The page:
I’ve been having a bit of a retro programming session:
The computer in the photo is a Cambridge Z88, and it won’t surprise you to know that I’ve owned it for years. However, it’s far from my first computer.
I was born less than a month before the broadcast of The Computer Programme, the television show that brought computers into many people’s living rooms for the first time. This was the dawn of the personal computer era. The Computer Programme was shown at the beginning of 1982: by the end of that year the Commodore VIC-20 had become the first computer platform ever to sell more than one million units.
My father being an early adopter (he’d already used a Commodore PET at work), we had a brand new Dragon 32 computer before I was a year old. There’s not much point doing the “hilarious” comparisons of its memory capacity and processor speed with today’s computers: the social systems into which micros were inserted and the applications to which they were put render most such comparisons meaningless.
In 1982, computers were seen by many people as the large cupboards in the back of “James Bond film” sets. They just didn’t exist for a majority of people in the UK, the US or anywhere else. The micros that supposedly revolutionised home life were, for the most part, mainly useful for hobbyists to find out how computers worked. Spreadsheets like VisiCalc might already have been somewhat popular in the business world, but anyone willing to spend $2000 on an Apple ][ and VisiCalc probably wasn’t the sort of person about to diligently organise their home finances.
Without being able to sell their computers on the world-changing applications, many manufacturers were concerned about price and designed their computers down to a level. The Register’s vintage hardware section has retrospectives on many of the microcomputer platforms from the early 1980s, many of which tell this tale. (Those that don’t tell the tale of focusing on time to market, and running out of money.) The microprocessors were all originally controllers for disk drives and other peripherals in “real” computers, repurposed as the CPUs of the micro platforms. Sinclair famously used faulty 64kB RAM chips to supply the 48kB RAM in the ZX Spectrum, to get a good price from the supplier.
So the manufacturers were able to make the hardware cheap enough that people would buy computers out of interest, but what would they then make of them? We can probably tell quite a lot by examining the media directed at home computer users. Start with The Computer Programme, as we’ve already seen that back at the beginning of the post. What you have is Ian “Mac” McNaught-Davies, positioned at the beginning of episode 1 as a “high priest” of the mainframe computer, acting as the Doctor to Chris Serle’s bemused and slightly apprehensive assistant. Serle is the perfectly ordinary man on the perfectly ordinary street, expressing (on behalf of us, the perfectly ordinary public) amazement at how a computer can turn a perfectly ordinary television set and a perfectly ordinary domestic cassette recorder into something that’s able to print poorly-defined characters onto perfectly ordinary paper.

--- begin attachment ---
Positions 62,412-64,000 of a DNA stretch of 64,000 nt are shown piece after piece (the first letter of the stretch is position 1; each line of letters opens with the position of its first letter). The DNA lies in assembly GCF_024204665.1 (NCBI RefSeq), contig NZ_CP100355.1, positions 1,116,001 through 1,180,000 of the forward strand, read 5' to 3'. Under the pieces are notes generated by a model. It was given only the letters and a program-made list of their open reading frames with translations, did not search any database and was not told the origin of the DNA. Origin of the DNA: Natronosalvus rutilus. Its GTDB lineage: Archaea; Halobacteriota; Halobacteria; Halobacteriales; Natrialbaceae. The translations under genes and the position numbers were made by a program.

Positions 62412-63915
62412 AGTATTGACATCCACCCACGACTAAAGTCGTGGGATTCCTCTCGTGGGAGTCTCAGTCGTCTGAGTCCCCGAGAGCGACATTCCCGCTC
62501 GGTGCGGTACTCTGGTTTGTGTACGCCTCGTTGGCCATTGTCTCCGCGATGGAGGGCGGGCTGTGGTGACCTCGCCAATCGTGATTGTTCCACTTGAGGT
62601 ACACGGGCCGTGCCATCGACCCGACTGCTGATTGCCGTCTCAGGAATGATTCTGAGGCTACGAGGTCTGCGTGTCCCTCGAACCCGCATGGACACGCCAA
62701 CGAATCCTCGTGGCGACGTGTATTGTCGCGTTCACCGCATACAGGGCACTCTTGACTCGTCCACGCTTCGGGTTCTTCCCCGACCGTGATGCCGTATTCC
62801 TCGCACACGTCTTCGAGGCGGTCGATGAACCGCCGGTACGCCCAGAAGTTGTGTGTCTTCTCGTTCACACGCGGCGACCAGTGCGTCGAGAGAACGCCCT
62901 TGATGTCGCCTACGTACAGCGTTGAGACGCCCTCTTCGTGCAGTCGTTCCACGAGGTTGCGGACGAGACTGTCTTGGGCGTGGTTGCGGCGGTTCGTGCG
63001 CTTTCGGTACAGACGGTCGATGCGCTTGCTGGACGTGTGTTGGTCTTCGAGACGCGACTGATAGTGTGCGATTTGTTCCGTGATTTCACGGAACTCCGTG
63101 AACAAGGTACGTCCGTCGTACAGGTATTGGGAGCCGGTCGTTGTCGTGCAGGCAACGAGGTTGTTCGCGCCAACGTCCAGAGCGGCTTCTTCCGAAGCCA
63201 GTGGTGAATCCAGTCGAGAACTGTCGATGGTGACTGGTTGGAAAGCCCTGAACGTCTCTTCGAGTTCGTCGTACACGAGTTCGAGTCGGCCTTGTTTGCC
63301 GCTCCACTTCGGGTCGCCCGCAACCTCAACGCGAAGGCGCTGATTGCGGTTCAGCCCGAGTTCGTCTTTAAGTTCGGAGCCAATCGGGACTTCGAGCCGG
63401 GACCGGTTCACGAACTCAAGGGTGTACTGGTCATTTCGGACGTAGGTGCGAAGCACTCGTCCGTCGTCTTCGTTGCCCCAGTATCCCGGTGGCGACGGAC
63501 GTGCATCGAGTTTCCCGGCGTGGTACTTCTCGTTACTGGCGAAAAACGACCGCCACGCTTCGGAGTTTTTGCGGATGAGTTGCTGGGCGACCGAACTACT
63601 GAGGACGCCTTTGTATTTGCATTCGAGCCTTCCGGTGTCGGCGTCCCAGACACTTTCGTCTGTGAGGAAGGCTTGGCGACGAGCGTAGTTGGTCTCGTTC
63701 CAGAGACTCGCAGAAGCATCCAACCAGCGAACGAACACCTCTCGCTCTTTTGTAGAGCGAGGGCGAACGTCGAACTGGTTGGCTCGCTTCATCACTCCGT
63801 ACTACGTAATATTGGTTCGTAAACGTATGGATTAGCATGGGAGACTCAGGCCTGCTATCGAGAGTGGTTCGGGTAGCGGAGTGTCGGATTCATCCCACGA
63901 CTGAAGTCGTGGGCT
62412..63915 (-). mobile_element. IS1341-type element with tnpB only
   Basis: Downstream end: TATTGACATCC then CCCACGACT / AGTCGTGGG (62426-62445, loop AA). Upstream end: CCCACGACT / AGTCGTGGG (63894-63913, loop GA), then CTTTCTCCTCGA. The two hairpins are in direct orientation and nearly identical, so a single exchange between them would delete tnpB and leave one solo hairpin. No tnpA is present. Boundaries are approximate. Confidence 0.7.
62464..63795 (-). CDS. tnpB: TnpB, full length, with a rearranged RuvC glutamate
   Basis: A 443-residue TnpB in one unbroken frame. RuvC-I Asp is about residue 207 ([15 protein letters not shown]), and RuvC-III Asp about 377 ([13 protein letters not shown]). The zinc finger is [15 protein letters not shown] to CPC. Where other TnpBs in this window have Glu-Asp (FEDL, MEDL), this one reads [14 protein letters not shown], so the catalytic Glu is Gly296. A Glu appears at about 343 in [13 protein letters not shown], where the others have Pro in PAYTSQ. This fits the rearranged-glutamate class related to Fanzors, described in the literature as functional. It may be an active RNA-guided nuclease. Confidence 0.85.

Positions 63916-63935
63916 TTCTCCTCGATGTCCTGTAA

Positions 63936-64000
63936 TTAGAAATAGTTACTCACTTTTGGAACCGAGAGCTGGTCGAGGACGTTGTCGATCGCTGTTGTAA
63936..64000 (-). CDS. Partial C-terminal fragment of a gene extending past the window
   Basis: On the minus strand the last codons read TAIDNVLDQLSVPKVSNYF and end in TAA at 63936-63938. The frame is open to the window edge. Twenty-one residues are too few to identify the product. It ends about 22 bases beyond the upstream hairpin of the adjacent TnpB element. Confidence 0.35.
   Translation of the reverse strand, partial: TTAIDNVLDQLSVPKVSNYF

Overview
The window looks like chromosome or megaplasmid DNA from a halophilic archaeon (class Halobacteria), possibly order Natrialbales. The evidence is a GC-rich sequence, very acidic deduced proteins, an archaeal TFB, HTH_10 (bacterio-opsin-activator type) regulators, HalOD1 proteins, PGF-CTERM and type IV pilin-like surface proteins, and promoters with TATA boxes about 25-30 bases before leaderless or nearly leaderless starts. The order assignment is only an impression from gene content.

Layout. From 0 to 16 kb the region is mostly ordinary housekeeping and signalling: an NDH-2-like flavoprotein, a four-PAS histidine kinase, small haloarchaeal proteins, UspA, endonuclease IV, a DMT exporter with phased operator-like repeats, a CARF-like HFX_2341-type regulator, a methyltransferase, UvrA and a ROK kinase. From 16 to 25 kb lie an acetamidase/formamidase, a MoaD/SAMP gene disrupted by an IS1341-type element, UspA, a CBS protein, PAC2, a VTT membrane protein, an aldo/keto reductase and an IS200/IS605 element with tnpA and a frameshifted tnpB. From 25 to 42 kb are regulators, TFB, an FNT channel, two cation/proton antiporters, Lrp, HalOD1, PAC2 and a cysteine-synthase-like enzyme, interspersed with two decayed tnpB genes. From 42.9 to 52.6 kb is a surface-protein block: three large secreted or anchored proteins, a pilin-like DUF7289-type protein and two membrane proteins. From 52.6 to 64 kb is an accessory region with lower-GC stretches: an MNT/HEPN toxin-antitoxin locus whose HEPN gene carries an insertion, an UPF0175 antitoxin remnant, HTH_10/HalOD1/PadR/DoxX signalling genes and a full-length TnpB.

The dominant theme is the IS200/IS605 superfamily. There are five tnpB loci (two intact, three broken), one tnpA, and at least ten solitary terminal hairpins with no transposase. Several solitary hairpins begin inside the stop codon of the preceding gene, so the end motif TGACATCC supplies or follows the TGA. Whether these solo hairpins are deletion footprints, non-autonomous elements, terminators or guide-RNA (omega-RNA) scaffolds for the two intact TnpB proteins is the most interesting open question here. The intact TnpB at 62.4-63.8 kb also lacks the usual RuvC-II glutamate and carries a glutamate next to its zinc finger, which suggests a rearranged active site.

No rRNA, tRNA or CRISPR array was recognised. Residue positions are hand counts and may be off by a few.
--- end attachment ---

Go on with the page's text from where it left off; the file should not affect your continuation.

During his perfectly ordinary tenure of ten episodes, Serle is taught to program in BBC BASIC by McNaught-Davis. In the first episode he demonstrates a fear of touching anything, confirming the spelling of every word (“list? L-I-S-T?”) he’s asked to type. If the computer requires him to press Return, he won’t do it until instructed by McNaught-Davis (thus making January 11, 1982 the first ever outing of The Return of the Mac). By the end of the series, Serle is able to get on a bit more autonomously, suggesting to Mac what the programs mean (“If temperature is more than 25, degrees I would assume…”).
Chris Serle suffered his way through nine weeks of BASIC tuition because there was no other choice for a freelance journalist to get any use out of a personal computer. Maybe as many as 8,000 hipster programmers would opt for a Jupiter Ace and the FORTH language, but for normal people it was BASIC or nothing. Even loading a game required typing the correct incantation into the BASIC prompt. Feedback was minimal because there wasn’t a lot of ROM in which to store the error messages: “
Subscript at line 100” or even the Dragon’s “
?BS ERROR” might be all you’re told about an error. If you didn’t have a handy McNaught-Davis around (perhaps the first user-friendly Mac in the computer field) you could easily lose ages working out what the computer thought was BS about your code.